Vocabulary presents a similar kind of problem, or, knowing the right/rite/write/wright words can be hard too. Which is correct? Which is better? Is the meaning clear? Then the words are good words.

    Polysyllabic expression is unnecessary in the majority of situations, or, Most of the time you do not need big words. Which is easier to understand? The statement using small words is easier, and more powerful. Unless you have made a promise to become a Nobel Prize winning author in (English) literature, simple, clear direct vocabulary is always best...

    What a writer must try to do is to write as truly as he can. Ernest Hemingway, Winner, 1954 Nobel Prize in Literature. Note: No big words!

    Oh! Wait! Maybe even Nobel Laureates know that easy language is not bad language...

    Finally, and I apologize/apologise for this little rant, native speakers of English are LAZY! We do not learn other languages the same way speakers of other languages learn additional languages, we trust that there will be an English speaker wherever we go.

    But, we are very good at understanding our own language - in all of its forms.

    It's just an old war,
    Not even a cold war,
    Don't say it in Russian,
    Don't say it in German,
    Say it in broken English,
    Say it in broken English.

    Broken English, by Marianne Faithfull
    Last edited by sweron; 22-Dec-2004 at 05:02. Reason: format tag remains in published text

  5. #5
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    Default Re: How should we look on pronunciation?

    Hi,
    I think it is a very interisting topic to discuss.
    What I think is that this varity in the English language gives it the spread it needs all over the world. I think that it is a very good question to ask: which accent should one use or adapt?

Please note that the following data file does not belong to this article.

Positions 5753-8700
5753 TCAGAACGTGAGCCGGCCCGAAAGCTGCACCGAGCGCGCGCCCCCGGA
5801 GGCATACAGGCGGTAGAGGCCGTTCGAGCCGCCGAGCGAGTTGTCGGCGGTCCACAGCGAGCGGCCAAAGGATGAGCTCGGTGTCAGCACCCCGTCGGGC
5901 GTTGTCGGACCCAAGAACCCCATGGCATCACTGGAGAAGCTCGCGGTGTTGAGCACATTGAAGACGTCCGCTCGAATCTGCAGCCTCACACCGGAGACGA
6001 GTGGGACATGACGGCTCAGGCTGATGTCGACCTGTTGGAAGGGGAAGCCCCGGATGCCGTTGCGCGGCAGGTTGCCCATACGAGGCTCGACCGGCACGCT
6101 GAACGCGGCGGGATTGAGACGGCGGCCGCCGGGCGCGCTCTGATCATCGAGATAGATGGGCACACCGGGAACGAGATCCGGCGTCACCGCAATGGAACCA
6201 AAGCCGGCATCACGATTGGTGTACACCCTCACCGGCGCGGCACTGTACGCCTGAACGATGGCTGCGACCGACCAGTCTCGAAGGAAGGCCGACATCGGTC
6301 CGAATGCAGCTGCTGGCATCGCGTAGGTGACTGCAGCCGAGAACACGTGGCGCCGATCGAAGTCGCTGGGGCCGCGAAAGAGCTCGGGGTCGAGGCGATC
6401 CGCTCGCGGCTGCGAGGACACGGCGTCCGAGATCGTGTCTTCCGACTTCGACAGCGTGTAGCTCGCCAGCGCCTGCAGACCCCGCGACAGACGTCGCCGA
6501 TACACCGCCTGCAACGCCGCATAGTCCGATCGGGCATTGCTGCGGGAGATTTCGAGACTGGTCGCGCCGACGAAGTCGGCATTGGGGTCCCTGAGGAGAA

Check this website you may find some interesting things you may would like to know:
    http://www.rosettaproject.org/live/s...htype=langname


  6. #6
    Tdol is offline Editor, UsingEnglish.com
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    Default Re: How should we look on pronunciation?

    You'll probably stand a better chance of winning the Nobel Prize for literature if you do use plain language.

    PS- Wasn't it GB Shaw who said the two countries divided by a common language?

  7. #7
    sweron Guest

    Default Re: How should we look on pronunciation?

    Quote Originally Posted by tdol
    You'll probably stand a better chance of winning the Nobel Prize for literature if you do use plain language.

    PS- Wasn't it GB Shaw who said the two countries divided by a common language?
    Yes, maybe it was, but Churchill used it as well...

    Winston Churchill, himself a product of mixed British and American parents, once remarked that America and Britain were two countries divided by a common language. The Irish wit Oscar Wilde had his own version of this: "We have many things in common with the Americans except the language". (Quoted from: http://www.nurturingpotential.net/Is...Language11.htm)

    Literary theft I suppose, but all's fair in love and war ... proverbially speaking, of course.

  8. #8
    Tdol is offline Editor, UsingEnglish.com
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    Default Re: How should we look on pronunciation?

    Shaw and Wilde generally get credited with anything funny or clever from that time, so it's only fair that someone nicks their stuff from time to time.